“My mind had already taken me to the finalists will have an open community forum,” said Oliver.

“The goal would be to have this process be as open as it possibly can be. It’s a personnel process. That’s always a struggle between providing the right amount of transparency but also protecting the candidates or the employees and the integrity of that process.

“I’m struggling a little bit with where we should be. I don’t want to compromise on the result of the process, but I think there is a significant expectation within the community that this is going to be very open. What’s it going to cost to make this as open as we can?”

“I think, given our past history, Tom, I think your intuition serves you well,” said Richard Borden, who was present at the December meeting.

“I don’t see column three really being the choice for us. I think the community has a high expectation from us that this will be transparent, as much as possible. If it costs a candidate, so be it. The transparency and the feedback from the community is instrumental in this.”

Board member Nick Brooks echoed Borden’s comment.

Board member Tammy Schilling was a little more measured: “The conversation in my head is I want to get the best person possible,”  she said. “I like the bifurcated level where you start out with a group of stakeholders being confidential, and if the community doesn’t like it, then you can always go back the other way.”

“We’re assuming that potentially one of those candidates that may put his or her hat in to the ring would be the best,” Borden responded. “I don’t agree with that assumption. It’s purely an assumption. There’s no way to factually back that up.

“What I do know is the feedback from the community outweighs in my mind those one or two candidates that may not put their hat in because of that. I value their input rather than a possibility. There’s no way to evaluate that possibility. I truly believe the community definitely wants input on this from the beginning.”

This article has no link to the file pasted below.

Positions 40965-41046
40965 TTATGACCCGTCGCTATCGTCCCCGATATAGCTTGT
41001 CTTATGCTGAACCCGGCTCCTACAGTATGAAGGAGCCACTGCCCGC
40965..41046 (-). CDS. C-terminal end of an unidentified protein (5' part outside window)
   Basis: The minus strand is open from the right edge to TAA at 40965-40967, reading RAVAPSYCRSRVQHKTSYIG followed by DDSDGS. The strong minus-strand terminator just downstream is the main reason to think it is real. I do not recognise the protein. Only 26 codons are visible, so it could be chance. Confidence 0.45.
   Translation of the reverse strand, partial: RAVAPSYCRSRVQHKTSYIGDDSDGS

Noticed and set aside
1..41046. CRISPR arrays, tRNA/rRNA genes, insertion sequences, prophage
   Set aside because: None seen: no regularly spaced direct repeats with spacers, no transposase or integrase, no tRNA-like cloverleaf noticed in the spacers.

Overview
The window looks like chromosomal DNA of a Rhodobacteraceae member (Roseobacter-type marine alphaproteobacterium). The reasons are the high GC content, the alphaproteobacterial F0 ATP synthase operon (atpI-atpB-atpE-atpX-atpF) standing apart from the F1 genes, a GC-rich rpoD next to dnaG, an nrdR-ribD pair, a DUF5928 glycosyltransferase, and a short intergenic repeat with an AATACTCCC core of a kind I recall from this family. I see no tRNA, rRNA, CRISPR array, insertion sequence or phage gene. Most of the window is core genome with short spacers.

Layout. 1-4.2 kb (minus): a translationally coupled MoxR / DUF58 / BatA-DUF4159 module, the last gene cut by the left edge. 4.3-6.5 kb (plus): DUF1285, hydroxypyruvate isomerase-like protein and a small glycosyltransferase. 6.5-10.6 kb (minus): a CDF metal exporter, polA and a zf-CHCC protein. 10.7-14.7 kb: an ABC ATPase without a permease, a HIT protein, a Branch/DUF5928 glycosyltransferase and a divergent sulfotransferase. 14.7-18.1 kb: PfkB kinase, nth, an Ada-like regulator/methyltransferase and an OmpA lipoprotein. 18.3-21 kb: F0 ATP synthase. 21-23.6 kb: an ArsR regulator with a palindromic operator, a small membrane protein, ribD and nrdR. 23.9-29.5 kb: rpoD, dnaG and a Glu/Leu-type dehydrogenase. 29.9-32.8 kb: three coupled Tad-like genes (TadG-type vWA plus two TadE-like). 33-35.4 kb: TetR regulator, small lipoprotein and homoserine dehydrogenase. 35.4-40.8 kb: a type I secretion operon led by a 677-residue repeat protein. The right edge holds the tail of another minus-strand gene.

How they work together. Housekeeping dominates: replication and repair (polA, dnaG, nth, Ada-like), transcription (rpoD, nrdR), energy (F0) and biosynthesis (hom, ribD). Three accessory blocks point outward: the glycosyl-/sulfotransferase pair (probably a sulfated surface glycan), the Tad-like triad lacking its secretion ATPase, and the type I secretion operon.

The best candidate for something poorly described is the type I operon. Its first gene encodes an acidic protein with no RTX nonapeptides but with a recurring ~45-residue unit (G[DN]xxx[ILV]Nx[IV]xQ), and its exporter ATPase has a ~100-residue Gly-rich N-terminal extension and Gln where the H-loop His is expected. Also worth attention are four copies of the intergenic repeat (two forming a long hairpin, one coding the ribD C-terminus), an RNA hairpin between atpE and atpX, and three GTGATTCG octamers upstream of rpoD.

“The next superintendent has to be the community’s superintendent and not the board’s superintendent,” Brooks said. “If we don’t get that right…”

“…Then we’re done,” Borden said.

“That’s why I was put on this board, was to get that right,” Brooks said.

“I think for what you said, Richard, I think that’s where I’m leaning,” Oliver said.

“I’m struggling with that lean a little bit only in that I think, with the right group of stakeholders, we would get that really good community input, but I don’t want to run the risk of missing some of that input. So I think that’s where I would (land).”

The board informally decided 3-1 to move forward with a more open process in which it will announce finalist candidates.

Search Process Schedule

The board also set dates for the process.

Recruitment is beginning and will run through Feb. 21.

An online survey is available on the district’s website, lebanon.k12.or.us, through Jan. 14.

From the information gathered at the public meetings and the website, Harris will develop an “ideal profile,” which the board will consider Jan. 31 at 7 p.m. The board also will finalize a process for final interviews.

At 6 p.m. on Feb. 28, the board will meet in executive session to review a recommended slate of candidates.  All candidates and applications will be available for the board’s review. The board will select between six and nine candidates to interview March 8 and March 9.

The board will narrow the group to about three candidates and conduct a second round of interviews, announcing the names of the finalists and hosting them in a community visit from March 18 to March 20, with the board selecting a finalist on March 21.

A public announcement of the decision is scheduled tentatively for April 11, with the new superintendent going to work on July 1.

Present at the meeting were Schilling, Borden, Oliver and Brooks. Mike Martin was absent.

Policy Updates

In other business on Dec. 17, the board approved policy updates that will require volunteers who have direct unsupervised contact with students to undergo a nationwide background check and fingerprinting. Other volunteers will go through a statewide criminal records check.

The board approved the policy update on its second reading. It previously held lengthy discussions about the policy revisions.

By Larry Coonrod and Sean C. Morgan